Also, are you saying that having a library that's compiled with a different version of the same compiler that you're using will often cause problems? That really sounds like it could be a hassle...
Yes, it is a hassle indeed. There is a brief explanation on MinGW wiki. Note that this problem (mostly) does not exist for C. If you use C version of libtcod API, you should be okay. BearLibTerminal API was also deliberately kept to a bare minimum (a few C calls) so that interoperability will not become a problem.

Kirbypowered

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Re: Getting C++ working with libtcod
« Reply #9 on: July 21, 2014, 05:21:23 PM »
First try to update MinGW and simply link against the regular 1.5.2 libtcod. I recommend mingw-builds releases.
Mind explaining some of the installation options for mingw-builds? In Threads there are the options posix and win32, and in Exception there are dwarf and sjlj. Anything important I should know about these settings?

Cfyz

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Re: Getting C++ working with libtcod
« Reply #10 on: July 21, 2014, 07:58:39 PM »
A good overview of different MinGW flavours and options can be found at Qt wiki.

I think you should pick any of EH variants (does not make much difference for simple programs; I use SJLJ) and posix thread model (because C++11 is awesome).
« Last Edit: July 21, 2014, 09:51:58 PM by Cfyz »

Cfyz

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Re: Getting C++ working with libtcod
« Reply #11 on: July 21, 2014, 08:23:19 PM »
I've tried to link that tutorial against libraries included in 1.5.2 release archive using several of MinGW builds (somehow I've collected quite a number of them). All of the attempts (mingw-builds or TDM, 32 bit or cross-64 bit, sjlj or dw2) gave the same result as your first one: segfault on TCODConsole::clear. Linking against manually compiled libtcod works fine though.

Kirbypowered

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Re: Getting C++ working with libtcod
« Reply #12 on: July 21, 2014, 09:51:04 PM »
I've tried to link that tutorial against libraries included in 1.5.2 release archive using several of MinGW builds (somehow I've collected quite a number of them). All of the attempts (mingw-builds or TDM, 32 bit or cross-64 bit, sjlj or dw2) gave the same result as your first one: segfault on TCODConsole::clear. Linking against manually compiled libtcod works fine though.
Ah, thanks for checking that out for me. Good to know it's not just me. =)

So I guess my next (and perhaps last) problem is figuring out how mingw-builds works. Does my choice between 32 and 64 bit make a significant difference? I'm always tempted to choose 64-bit options, but sometimes that seems to cause issues. Will the installation from that alone be enough for a fully functional mingw? I tried using it with MSYS grabbed from the older mingw folder, but it seemed to be missing important things.

Sorry for the constant, likely obvious questions I keep having. Everything at this point is seemingly new and unfamiliar to me.

Krice

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Re: Getting C++ working with libtcod
« Reply #13 on: July 22, 2014, 07:32:03 AM »
So I guess my next (and perhaps last) problem is figuring out how mingw-builds works.

Don't make it too complicated. Install Code::Blocks with mingw (you should learn to use IDE) or Visual C++ free edition. Then, if some crappy library doesn't work, don't use it.

Cfyz

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Re: Getting C++ working with libtcod
« Reply #14 on: July 22, 2014, 10:59:25 AM »
Quote from: Kirbypowered
Does my choice between 32 and 64 bit make a significant difference? I'm always tempted to choose 64-bit options, but sometimes that seems to cause issues.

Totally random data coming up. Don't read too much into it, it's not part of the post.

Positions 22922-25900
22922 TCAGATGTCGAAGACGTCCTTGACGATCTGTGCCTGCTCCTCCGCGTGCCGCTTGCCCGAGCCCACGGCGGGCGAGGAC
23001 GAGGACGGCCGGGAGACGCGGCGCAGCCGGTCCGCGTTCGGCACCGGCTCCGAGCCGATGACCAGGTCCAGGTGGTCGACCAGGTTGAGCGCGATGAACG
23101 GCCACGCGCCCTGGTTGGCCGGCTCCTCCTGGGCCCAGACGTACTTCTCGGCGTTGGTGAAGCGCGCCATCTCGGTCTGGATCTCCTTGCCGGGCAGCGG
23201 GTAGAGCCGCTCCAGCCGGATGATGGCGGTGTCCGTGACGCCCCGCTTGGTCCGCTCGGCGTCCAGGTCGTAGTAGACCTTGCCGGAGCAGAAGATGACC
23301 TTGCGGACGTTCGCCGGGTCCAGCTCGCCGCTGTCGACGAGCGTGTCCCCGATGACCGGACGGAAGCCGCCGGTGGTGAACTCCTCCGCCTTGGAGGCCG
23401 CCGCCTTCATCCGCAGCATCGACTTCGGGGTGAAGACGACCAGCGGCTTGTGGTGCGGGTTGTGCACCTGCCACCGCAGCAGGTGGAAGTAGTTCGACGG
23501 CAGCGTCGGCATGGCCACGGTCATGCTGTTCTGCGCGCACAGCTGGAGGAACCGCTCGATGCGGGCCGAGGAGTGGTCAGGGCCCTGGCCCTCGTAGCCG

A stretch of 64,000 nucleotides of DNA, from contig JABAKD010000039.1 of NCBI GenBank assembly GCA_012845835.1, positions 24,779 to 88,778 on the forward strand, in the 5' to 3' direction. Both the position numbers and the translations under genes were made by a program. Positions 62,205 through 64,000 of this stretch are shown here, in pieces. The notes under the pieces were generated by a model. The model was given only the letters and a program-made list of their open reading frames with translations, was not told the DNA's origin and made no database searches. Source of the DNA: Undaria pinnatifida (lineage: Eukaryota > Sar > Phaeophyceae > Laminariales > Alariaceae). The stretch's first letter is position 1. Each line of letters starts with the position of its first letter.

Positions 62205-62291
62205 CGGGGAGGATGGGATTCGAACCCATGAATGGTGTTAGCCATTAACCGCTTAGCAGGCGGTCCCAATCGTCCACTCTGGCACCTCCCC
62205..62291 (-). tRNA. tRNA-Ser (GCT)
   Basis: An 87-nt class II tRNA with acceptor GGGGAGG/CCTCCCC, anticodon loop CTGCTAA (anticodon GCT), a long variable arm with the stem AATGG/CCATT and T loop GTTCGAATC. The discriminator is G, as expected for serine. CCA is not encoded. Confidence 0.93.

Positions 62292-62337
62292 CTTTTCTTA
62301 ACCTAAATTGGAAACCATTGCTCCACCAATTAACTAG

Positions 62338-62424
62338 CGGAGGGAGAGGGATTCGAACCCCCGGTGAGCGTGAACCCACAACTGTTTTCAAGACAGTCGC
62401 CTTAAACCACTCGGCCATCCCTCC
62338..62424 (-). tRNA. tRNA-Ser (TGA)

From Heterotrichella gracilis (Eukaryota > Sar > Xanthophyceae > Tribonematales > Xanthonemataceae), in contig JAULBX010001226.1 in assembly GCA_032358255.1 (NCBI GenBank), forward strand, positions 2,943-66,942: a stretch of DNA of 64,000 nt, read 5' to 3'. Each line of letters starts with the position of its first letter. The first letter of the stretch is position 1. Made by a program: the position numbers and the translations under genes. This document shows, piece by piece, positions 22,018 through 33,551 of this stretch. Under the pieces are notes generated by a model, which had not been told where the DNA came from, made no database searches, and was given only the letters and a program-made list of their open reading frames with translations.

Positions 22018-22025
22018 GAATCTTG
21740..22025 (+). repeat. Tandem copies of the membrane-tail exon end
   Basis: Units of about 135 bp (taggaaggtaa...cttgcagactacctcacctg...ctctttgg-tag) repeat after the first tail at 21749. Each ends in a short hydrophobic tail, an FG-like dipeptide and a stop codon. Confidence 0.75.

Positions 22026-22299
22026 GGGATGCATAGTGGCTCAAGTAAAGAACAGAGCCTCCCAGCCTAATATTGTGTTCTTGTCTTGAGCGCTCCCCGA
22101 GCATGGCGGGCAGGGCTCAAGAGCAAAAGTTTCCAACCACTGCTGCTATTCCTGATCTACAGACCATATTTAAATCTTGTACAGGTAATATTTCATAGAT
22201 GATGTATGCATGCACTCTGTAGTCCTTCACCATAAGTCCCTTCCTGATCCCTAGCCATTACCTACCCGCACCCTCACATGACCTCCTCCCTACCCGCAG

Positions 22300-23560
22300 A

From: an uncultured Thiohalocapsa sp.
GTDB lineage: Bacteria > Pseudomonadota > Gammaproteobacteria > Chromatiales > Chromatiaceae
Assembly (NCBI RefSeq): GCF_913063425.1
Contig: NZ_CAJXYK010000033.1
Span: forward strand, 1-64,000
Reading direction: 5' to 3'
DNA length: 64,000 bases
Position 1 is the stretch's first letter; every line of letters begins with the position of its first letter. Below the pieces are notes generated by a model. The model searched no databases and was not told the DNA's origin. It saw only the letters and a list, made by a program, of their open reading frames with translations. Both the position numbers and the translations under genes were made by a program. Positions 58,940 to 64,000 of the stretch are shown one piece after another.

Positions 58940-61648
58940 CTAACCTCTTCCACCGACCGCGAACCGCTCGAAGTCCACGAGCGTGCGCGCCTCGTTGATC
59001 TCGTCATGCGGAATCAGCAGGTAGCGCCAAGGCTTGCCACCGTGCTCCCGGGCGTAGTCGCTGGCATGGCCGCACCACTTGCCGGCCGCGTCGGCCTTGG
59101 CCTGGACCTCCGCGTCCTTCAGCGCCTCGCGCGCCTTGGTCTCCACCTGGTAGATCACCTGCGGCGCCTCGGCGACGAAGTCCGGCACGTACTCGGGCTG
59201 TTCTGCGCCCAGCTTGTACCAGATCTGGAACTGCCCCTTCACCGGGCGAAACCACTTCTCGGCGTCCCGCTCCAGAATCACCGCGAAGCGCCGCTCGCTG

Does not matter nowadays. All of the modern MinGW builds are dual "multilib" and capable of producing both 32 and 64-bit executable. Bitness of MinGW build indicates which one is default but you always can force another by adding -m32/-m64 compiler switch to the command line.

Quote from: Kirbypowered
Will the installation from that alone be enough for a fully functional mingw?
Normal MinGW installation should be self-sufficient. However, try not to keep multiple copies unless you know what you are doing. MinGW installation is perfectly usable as long as its 'bin' subfolder is in the PATH, but having multiple compiler builds in the PATH at the same time may screw things up.

Edit: a fully functional MinGW will not be enough to build libtcod, you will also need Cygwin.

Quote from: Kirbypowered
I tried using it with MSYS grabbed from the older mingw folder, but it seemed to be missing important things.
I'm not sure what you call MSYS exactly (the definition of this component is a bit vague) but I strongly suggest you do not mix parts of different builds. If not sure, remove everything and unpack a fresh copy.

Quote from: Krice
Don't make it too complicated. Install Code::Blocks with mingw (you should learn to use IDE) or Visual C++ free edition.
Code::Blocks does not rely on compiler to be bundled with it. It has builds with MinGW included (right now it is TDM 4.7.1 and 4.8.1) but I think knowing the line between the IDE and the compiler may help a lot. As far as I can tell, we are not doing "hello world" here.

Visual Studio Express for Windows Desktop (that is how free Visual C++ is called nowadays) is a valid choice too. If anything, it has awesomely integrated debugger. It is very different though, with its own rules, quirks and bugs. And I may be a bit on the subjective side, but I believe that starting from Dev-C++/Code::Blocks/Eclipse + GCC will be better in the long run.

However, none of the alternatives mentioned above would fix the original problem about linking with libtcod. Yet they might have made fixing it harder. Maybe I'm missing something, but as far as I can see libtcod has very unfriendly building mechanics. It practically requires MinGW with Cygwin, because versions newer than 1.5.1 have only makefiles and those makefiles rely on unix utilities.

Quote from: Krice
Then, if some crappy library doesn't work, don't use it.
Yeah, use BearLibTerminal: linking is trivial, supports both MinGW and Visual C++ and does not require any recompiling :-P.
« Last Edit: July 22, 2014, 11:16:56 AM by Cfyz »